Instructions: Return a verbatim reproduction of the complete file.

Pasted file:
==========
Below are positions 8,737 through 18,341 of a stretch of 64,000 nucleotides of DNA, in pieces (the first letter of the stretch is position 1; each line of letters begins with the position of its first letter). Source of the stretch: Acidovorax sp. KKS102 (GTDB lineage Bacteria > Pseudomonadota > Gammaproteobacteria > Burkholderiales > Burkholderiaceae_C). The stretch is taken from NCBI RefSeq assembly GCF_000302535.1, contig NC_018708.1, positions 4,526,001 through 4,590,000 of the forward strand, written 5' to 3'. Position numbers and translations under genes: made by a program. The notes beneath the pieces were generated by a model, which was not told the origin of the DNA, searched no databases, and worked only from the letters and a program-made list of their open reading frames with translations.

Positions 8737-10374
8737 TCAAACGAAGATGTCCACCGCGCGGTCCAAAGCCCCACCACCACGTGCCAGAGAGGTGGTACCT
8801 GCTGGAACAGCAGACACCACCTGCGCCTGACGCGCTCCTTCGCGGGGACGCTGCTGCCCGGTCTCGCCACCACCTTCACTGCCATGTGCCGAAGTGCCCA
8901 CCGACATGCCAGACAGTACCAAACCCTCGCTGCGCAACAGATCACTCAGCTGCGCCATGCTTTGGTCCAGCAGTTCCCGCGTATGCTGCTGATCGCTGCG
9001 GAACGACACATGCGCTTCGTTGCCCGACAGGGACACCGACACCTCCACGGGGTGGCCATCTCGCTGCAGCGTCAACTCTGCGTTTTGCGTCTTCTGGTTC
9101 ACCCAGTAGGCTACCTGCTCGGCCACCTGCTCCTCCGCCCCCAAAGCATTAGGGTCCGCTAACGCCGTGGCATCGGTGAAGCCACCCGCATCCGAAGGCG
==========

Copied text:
Below are positions 8,737 through 18,341 of a stretch of 64,000 nucleotides of DNA, in pieces (the first letter of the stretch is position 1; each line of letters begins with the position of its first letter). Source of the stretch: Acidovorax sp. KKS102 (GTDB lineage Bacteria > Pseudomonadota > Gammaproteobacteria > Burkholderiales > Burkholderiaceae_C). The stretch is taken from NCBI RefSeq assembly GCF_000302535.1, contig NC_018708.1, positions 4,526,001 through 4,590,000 of the forward strand, written 5' to 3'. Position numbers and translations under genes: made by a program. The notes beneath the pieces were generated by a model, which was not told the origin of the DNA, searched no databases, and worked only from the letters and a program-made list of their open reading frames with translations.

Positions 8737-10374
8737 TCAAACGAAGATGTCCACCGCGCGGTCCAAAGCCCCACCACCACGTGCCAGAGAGGTGGTACCT
8801 GCTGGAACAGCAGACACCACCTGCGCCTGACGCGCTCCTTCGCGGGGACGCTGCTGCCCGGTCTCGCCACCACCTTCACTGCCATGTGCCGAAGTGCCCA
8901 CCGACATGCCAGACAGTACCAAACCCTCGCTGCGCAACAGATCACTCAGCTGCGCCATGCTTTGGTCCAGCAGTTCCCGCGTATGCTGCTGATCGCTGCG
9001 GAACGACACATGCGCTTCGTTGCCCGACAGGGACACCGACACCTCCACGGGGTGGCCATCTCGCTGCAGCGTCAACTCTGCGTTTTGCGTCTTCTGGTTC
9101 ACCCAGTAGGCTACCTGCTCGGCCACCTGCTCCTCCGCCCCCAAAGCATTAGGGTCCGCTAACGCCGTGGCATCGGTGAAGCCACCCGCATCCGAAGGCG